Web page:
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Obviously, with such impressive previous results the framerate PNY was able to achieve is nothing short of phenomenal. When coupled with a minor memory bump it shot ahead of NVIDIA’s reference version by a good 12% in this test.
 

SKYMTL

HardwareCanuck Review Editor
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Thermal Imaging / Acoustics / Power Consumption

Thermal Imaging


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If anything, these thermal results are better than the ones we saw on the GTX 780-series versions of this exact card. The reason for this should be obvious: the Maxwell core runs quite a bit cooler than Kepler. Nonetheless, there’s absolute nothing to be concerned about here.


Acoustical Testing


What you see below are the baseline idle dB(A) results attained for a relatively quiet open-case system (specs are in the Methodology section) sans GPU along with the attained results for each individual card in idle and load scenarios. The meter we use has been calibrated and is placed at seated ear-level exactly 12” away from the GPU’s fan. For the load scenarios, Hitman Absolution is used in order to generate a constant load on the GPU(s) over the course of 15 minutes.

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Quiet is the name of the gamer here, but that was almost a foregone conclusion since temperatures are kept in check and the fans don’t have to spin up to keep things under control.


System Power Consumption


For this test we hooked up our power supply to a UPM power meter that will log the power consumption of the whole system twice every second. In order to stress the GPU as much as possible we used 15 minutes of Unigine Valley running on a loop while letting the card sit at a stable Windows desktop for 15 minutes to determine the peak idle power consumption.

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Power consumption is about what we’ve come to expect from an overclocked yet cool running GTX 980. That means the PNY card is one of the best performance per watt options on the market.
 

SKYMTL

HardwareCanuck Review Editor
Staff member
Joined
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Messages
12,841
Location
Montreal
Test System & Setup

Main Test System

Processor: Intel i7 4930K @ 4.7GHz
Memory: G.Skill Trident 16GB @ 2133MHz 10-10-12-29-1T
Motherboard: ASUS P9X79-E WS
Cooling: NH-U14S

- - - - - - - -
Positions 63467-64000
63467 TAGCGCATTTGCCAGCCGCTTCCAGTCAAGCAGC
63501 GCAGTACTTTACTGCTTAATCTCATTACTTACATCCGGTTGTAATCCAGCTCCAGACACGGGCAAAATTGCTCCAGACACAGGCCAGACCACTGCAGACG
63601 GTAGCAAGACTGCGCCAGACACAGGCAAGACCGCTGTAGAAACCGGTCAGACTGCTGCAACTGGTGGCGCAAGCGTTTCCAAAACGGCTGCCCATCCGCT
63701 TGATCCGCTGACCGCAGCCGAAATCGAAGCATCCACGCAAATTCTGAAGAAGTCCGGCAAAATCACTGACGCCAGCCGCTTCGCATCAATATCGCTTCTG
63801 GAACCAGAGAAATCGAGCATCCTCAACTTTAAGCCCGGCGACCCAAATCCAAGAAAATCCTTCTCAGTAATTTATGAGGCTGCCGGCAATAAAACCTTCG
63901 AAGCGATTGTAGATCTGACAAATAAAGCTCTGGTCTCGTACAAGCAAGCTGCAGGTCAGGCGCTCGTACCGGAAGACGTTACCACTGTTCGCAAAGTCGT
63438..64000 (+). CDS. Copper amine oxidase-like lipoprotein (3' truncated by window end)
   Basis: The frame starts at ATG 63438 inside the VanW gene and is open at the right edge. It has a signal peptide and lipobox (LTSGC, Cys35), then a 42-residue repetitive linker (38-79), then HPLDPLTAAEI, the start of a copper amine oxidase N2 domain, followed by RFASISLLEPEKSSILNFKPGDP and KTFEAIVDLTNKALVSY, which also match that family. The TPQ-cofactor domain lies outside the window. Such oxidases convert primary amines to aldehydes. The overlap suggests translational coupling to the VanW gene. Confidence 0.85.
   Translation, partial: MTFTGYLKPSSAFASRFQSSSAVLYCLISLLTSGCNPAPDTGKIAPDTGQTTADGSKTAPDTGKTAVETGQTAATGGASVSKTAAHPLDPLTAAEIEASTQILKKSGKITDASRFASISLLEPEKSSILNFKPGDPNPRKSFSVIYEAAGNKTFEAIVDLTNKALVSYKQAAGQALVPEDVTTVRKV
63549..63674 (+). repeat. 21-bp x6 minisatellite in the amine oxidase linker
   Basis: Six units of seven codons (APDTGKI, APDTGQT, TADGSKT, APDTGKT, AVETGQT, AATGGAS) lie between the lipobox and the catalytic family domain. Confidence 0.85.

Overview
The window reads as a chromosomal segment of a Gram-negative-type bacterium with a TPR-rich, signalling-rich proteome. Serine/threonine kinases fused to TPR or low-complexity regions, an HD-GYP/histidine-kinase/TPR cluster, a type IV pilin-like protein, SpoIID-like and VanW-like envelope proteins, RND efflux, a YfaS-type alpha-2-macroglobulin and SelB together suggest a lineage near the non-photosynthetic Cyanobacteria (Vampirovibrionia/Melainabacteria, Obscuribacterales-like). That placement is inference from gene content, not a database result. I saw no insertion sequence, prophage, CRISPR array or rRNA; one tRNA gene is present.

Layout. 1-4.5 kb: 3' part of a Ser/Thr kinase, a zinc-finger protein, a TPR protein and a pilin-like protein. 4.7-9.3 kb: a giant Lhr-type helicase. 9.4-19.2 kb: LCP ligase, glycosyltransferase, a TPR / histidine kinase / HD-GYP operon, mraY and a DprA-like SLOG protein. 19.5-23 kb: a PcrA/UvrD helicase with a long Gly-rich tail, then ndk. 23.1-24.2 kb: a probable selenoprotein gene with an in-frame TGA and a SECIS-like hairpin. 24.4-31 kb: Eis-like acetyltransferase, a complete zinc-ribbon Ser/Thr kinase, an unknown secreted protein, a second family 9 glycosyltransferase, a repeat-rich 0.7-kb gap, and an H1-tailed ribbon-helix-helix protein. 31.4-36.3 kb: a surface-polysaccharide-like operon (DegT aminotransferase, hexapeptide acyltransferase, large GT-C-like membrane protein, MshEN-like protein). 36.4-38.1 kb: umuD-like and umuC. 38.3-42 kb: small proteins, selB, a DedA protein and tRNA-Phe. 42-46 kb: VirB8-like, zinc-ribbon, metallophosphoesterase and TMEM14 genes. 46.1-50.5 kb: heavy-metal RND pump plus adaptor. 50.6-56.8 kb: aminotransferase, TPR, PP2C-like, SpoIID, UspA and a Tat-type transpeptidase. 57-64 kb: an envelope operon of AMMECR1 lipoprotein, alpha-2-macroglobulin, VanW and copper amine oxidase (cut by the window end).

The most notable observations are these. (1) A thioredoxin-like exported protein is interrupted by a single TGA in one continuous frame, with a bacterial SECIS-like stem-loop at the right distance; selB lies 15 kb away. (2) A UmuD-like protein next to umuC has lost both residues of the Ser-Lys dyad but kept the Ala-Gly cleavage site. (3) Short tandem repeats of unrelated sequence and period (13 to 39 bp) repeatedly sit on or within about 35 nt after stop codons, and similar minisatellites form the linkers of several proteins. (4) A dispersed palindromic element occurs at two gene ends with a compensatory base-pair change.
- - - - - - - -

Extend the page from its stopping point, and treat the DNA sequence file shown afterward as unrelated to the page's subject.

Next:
SSD: 2x Kingston HyperX 3K 480GB
Power Supply: Corsair AX1200
Monitor: Dell U2713HM (1440P) / ASUS PQ321Q (4K)
OS: Windows 8.1 Professional


Drivers:
AMD 15.3.1 Beta
NVIDIA 347.84


*Notes:

- All games tested have been patched to their latest version

- The OS has had all the latest hotfixes and updates installed

- All scores you see are the averages after 2 benchmark runs

All IQ settings were adjusted in-game and all GPU control panels were set to use application settings


The Methodology of Frame Testing, Distilled


How do you benchmark an onscreen experience? That question has plagued graphics card evaluations for years. While framerates give an accurate measurement of raw performance , there’s a lot more going on behind the scenes which a basic frames per second measurement by FRAPS or a similar application just can’t show. A good example of this is how “stuttering” can occur but may not be picked up by typical min/max/average benchmarking.

Before we go on, a basic explanation of FRAPS’ frames per second benchmarking method is important. FRAPS determines FPS rates by simply logging and averaging out how many frames are rendered within a single second. The average framerate measurement is taken by dividing the total number of rendered frames by the length of the benchmark being run. For example, if a 60 second sequence is used and the GPU renders 4,000 frames over the course of that time, the average result will be 66.67FPS. The minimum and maximum values meanwhile are simply two data points representing single second intervals which took the longest and shortest amount of time to render. Combining these values together gives an accurate, albeit very narrow snapshot of graphics subsystem performance and it isn’t quite representative of what you’ll actually see on the screen.